NCDOT Secretary: Cintra bankruptcy in Texas irrelevant to I-77 contract

By Tyson Fisher, Land Line staff writer | Monday, March 07, 2016

After announcing a trip to Texas to examine Cintra’s bankruptcy filing, North Carolina Secretary of Transportation Nick Tennyson indicated what happened with the SH 130 toll road should not affect the Interstate 77 toll road contract, according to a Charlotte Observer report.

By direction of Gov. Pat McCrory, Tennyson was scheduled to meet with Texas Department of Transportation officials on Monday, March 7, to gather information about the Cintra bankruptcy. Cintra, a Spanish-owned infrastructure developer, announced last Wednesday that it filed for bankruptcy in the Western District of Texas because of outstanding debt of loans for the SH 130 toll road.

After a regional summit on transportation infrastructure, Tennyson told reporters that Cintra’s situation in Texas would have no bearing on the I-77 toll contract.

“There is nothing about an independent project or an independent entity having financial trouble that affects our contract,” Tennyson told reporters.

According to The Charlotte Observer, Tennyson pointed out the governor has asked for a full report outlining all available options. A timeline for the report has not been set.

Cintra also owns the Indiana Toll Road and Chicago Skyway. In September 2014, Cintra filed for Chapter 11 bankruptcy. Cintra more than doubled rates after acquiring the Indiana Toll Road, leading to reduced traffic. Less than a year later, Cintra and partners put the Chicago Skyway up for the sale.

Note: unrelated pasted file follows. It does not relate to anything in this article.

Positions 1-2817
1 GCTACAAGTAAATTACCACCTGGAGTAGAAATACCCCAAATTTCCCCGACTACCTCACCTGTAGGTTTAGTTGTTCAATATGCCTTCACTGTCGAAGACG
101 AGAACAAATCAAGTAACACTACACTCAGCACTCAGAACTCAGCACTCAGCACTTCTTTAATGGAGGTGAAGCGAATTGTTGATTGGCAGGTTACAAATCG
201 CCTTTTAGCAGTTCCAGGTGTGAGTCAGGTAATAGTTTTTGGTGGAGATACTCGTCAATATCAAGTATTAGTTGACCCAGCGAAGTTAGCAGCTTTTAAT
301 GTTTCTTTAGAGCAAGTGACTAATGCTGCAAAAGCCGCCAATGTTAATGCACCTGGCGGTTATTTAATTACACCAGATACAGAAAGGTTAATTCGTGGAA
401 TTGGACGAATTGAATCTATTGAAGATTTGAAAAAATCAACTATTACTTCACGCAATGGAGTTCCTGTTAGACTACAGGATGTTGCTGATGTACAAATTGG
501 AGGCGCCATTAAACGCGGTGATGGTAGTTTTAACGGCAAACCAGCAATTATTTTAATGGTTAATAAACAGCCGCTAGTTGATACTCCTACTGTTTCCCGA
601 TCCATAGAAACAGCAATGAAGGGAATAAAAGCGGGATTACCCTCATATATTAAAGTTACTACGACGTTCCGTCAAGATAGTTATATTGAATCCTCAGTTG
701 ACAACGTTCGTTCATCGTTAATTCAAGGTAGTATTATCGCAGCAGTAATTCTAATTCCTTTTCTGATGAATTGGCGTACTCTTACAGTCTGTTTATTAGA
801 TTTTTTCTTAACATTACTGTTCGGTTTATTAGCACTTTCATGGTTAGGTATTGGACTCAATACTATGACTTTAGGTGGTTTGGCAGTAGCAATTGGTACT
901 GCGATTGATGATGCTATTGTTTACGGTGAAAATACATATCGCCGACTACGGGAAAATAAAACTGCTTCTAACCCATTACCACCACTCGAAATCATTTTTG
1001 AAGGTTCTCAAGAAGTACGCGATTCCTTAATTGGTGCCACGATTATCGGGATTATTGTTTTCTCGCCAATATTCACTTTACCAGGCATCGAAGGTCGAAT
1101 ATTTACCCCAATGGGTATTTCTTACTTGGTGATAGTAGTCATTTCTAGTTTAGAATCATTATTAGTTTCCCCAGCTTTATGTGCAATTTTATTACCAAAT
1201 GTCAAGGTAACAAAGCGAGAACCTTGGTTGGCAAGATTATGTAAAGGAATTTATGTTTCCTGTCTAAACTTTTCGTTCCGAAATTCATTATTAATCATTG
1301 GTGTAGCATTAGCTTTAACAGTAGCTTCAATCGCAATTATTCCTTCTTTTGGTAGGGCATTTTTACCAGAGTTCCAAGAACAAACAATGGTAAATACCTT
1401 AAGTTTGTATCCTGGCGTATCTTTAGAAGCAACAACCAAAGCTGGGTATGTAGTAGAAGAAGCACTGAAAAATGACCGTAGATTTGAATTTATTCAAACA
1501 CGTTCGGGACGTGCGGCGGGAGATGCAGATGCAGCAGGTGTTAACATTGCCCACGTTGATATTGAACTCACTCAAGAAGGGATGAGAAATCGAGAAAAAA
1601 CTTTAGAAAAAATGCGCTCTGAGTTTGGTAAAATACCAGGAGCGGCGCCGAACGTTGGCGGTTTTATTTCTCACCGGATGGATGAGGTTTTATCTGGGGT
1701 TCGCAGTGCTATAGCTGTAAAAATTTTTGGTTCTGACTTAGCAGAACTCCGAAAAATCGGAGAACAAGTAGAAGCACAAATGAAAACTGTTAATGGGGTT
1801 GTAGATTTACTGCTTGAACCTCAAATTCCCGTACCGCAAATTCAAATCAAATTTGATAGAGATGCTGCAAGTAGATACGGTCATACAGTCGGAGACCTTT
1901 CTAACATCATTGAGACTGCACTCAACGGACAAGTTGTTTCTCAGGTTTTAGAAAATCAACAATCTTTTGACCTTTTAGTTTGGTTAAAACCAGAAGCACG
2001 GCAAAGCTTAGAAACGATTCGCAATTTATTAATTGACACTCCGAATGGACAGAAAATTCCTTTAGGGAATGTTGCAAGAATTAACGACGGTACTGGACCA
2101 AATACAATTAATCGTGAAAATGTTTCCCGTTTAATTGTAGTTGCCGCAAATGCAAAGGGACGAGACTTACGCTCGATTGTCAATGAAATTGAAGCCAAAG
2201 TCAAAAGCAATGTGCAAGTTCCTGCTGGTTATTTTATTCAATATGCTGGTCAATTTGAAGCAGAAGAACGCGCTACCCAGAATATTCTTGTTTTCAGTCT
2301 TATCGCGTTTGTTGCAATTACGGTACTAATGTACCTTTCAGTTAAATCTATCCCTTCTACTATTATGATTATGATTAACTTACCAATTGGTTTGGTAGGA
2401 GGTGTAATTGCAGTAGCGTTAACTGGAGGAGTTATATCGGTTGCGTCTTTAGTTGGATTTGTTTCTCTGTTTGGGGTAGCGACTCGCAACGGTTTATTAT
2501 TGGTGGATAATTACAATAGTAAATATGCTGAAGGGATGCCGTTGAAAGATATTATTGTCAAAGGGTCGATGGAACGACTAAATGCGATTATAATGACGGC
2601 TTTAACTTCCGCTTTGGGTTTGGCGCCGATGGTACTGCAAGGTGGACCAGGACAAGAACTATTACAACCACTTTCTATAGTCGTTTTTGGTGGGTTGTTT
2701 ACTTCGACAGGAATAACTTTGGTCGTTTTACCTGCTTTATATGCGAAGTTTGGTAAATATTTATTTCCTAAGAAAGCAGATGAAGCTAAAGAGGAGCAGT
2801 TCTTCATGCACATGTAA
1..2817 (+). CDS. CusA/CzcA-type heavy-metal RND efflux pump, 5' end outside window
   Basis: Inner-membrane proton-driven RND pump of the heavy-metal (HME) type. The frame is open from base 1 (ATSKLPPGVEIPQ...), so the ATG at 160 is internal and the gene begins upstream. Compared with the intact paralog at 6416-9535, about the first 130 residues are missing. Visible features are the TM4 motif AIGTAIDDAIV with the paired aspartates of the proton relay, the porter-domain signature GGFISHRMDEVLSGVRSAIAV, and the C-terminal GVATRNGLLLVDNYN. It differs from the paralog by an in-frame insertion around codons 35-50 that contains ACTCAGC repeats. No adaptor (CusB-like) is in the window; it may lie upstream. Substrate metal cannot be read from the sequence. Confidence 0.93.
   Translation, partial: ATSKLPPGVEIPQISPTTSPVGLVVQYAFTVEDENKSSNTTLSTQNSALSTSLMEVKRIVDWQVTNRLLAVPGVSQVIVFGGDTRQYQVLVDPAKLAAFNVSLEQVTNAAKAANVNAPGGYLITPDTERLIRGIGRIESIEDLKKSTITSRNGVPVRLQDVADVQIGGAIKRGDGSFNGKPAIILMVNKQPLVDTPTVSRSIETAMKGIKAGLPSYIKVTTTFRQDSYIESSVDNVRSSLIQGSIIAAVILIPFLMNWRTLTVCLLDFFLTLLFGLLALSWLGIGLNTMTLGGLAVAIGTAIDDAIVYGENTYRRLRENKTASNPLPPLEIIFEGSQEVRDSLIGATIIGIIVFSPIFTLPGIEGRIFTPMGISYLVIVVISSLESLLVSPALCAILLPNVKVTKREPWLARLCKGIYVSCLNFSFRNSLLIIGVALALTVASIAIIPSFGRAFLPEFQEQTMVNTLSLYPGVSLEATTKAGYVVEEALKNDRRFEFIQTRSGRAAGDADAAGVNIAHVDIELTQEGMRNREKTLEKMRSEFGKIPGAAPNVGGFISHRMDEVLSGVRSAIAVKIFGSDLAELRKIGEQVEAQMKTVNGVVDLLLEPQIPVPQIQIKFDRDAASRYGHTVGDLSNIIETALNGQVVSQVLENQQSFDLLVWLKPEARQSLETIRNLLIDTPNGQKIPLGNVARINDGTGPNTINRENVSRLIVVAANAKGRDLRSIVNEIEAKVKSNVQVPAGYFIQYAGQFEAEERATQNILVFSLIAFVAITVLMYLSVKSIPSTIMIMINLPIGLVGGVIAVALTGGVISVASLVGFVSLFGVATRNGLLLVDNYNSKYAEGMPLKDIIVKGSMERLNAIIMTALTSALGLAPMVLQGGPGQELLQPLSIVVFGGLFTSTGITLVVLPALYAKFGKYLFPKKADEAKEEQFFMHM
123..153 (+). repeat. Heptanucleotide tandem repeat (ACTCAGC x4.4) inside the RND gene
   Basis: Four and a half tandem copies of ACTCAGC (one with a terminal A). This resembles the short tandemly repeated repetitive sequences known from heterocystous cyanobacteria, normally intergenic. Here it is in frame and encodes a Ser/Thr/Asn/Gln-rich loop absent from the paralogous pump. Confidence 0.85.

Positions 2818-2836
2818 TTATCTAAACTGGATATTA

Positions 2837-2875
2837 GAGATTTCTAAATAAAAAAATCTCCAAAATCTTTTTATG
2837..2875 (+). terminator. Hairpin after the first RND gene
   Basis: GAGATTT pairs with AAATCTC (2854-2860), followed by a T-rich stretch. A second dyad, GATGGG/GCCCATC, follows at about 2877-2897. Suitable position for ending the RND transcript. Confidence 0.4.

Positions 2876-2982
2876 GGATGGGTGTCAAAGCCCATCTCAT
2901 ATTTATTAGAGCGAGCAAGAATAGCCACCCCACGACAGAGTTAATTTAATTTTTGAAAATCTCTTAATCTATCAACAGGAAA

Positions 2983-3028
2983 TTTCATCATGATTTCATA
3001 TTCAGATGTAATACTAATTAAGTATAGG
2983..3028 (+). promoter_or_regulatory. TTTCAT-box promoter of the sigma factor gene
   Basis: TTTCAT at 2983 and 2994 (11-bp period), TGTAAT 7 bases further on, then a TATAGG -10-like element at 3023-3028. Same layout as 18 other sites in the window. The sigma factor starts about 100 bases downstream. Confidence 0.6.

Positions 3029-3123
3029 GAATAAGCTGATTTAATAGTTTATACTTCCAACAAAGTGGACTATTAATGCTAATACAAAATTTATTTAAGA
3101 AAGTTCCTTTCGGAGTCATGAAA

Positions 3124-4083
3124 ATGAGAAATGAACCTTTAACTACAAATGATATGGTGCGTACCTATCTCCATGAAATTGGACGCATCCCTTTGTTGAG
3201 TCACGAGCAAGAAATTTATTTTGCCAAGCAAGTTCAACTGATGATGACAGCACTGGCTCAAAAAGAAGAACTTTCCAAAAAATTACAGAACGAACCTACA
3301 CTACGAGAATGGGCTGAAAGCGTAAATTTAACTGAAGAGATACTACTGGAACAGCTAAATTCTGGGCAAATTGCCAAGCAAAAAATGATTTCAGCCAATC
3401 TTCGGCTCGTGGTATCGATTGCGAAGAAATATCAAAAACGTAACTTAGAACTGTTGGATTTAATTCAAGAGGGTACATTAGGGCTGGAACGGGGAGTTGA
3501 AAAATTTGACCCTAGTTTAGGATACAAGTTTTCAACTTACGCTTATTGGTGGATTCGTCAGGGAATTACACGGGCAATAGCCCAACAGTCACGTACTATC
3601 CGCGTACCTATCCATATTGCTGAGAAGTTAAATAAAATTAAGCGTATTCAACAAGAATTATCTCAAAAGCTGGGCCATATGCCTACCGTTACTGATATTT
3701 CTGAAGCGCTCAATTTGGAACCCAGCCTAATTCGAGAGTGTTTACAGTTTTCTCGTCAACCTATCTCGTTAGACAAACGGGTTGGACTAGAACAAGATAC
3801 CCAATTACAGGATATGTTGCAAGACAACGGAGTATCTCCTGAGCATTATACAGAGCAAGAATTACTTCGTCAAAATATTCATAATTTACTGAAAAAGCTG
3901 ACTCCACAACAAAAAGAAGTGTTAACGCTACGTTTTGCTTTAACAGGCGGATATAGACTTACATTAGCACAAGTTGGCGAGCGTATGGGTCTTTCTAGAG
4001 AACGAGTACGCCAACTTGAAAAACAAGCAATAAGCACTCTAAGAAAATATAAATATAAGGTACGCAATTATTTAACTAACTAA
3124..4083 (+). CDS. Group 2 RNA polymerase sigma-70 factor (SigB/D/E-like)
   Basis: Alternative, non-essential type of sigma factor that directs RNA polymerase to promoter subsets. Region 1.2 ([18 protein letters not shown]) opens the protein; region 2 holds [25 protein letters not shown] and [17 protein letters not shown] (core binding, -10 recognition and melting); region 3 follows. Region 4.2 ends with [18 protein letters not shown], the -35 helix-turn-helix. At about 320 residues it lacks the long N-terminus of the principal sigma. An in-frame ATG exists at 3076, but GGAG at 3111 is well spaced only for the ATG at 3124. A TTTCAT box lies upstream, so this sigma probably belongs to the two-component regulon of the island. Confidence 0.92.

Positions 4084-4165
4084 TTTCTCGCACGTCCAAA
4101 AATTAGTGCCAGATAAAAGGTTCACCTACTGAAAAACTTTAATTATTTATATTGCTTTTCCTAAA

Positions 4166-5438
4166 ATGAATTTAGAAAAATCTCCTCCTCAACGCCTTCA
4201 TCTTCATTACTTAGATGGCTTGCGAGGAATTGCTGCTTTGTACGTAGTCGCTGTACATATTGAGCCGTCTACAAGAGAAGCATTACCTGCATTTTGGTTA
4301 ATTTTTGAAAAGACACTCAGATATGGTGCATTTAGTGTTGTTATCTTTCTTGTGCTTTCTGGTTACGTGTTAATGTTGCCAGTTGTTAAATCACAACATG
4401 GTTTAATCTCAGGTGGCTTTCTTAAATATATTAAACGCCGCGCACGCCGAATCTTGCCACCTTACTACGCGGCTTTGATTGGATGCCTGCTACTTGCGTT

According to a lawsuit filed by Widen I-77, an anti-toll advocacy group, Cintra has faced legal trouble overseas as well. Several allegations of bribery and corruption were mentioned in the lawsuit, including one case that is still pending in Spain.

Related stories:
NCDOT responds to Cintra bankruptcy filing in Texas
Cintra files bankruptcy for Texas SH 130 toll road debt

Sign up for eNews here and get all of Land Line’s headlines, features and special reports delivered to your inbox on a daily basis, absolutely free. All it takes is an email address.

Copyright © OOIDA

Comments